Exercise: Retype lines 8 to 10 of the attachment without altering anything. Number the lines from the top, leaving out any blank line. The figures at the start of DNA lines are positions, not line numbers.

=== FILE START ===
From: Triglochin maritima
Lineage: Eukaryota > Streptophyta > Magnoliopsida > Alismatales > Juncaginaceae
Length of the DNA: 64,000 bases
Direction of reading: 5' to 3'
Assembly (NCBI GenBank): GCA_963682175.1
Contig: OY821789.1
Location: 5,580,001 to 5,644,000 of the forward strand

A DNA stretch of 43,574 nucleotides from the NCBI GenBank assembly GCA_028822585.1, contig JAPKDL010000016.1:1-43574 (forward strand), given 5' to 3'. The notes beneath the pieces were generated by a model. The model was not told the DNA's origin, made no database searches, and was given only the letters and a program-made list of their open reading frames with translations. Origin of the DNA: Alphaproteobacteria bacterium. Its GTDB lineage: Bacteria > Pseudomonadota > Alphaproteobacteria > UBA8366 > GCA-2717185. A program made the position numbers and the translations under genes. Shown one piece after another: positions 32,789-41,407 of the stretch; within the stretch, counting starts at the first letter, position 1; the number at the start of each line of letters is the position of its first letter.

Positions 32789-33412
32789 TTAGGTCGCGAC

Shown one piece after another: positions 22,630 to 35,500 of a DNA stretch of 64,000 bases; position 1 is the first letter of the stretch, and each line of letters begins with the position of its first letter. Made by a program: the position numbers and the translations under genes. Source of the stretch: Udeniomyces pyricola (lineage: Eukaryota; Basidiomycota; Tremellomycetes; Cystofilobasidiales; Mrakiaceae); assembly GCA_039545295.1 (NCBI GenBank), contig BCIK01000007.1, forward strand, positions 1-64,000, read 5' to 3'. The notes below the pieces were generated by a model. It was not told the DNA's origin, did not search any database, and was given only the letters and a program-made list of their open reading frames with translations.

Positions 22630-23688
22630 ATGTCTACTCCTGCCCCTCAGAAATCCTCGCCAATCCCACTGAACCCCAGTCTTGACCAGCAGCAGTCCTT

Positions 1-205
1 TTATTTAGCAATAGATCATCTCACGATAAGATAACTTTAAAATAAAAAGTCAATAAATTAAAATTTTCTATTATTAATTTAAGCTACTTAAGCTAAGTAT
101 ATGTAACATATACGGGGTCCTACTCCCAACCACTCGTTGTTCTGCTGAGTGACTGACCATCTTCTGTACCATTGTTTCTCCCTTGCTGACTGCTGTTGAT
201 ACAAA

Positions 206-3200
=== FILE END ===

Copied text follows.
A DNA stretch of 43,574 nucleotides from the NCBI GenBank assembly GCA_028822585.1, contig JAPKDL010000016.1:1-43574 (forward strand), given 5' to 3'. The notes beneath the pieces were generated by a model. The model was not told the DNA's origin, made no database searches, and was given only the letters and a program-made list of their open reading frames with translations. Origin of the DNA: Alphaproteobacteria bacterium. Its GTDB lineage: Bacteria > Pseudomonadota > Alphaproteobacteria > UBA8366 > GCA-2717185. A program made the position numbers and the translations under genes. Shown one piece after another: positions 32,789-41,407 of the stretch; within the stretch, counting starts at the first letter, position 1; the number at the start of each line of letters is the position of its first letter.

Positions 32789-33412
32789 TTAGGTCGCGAC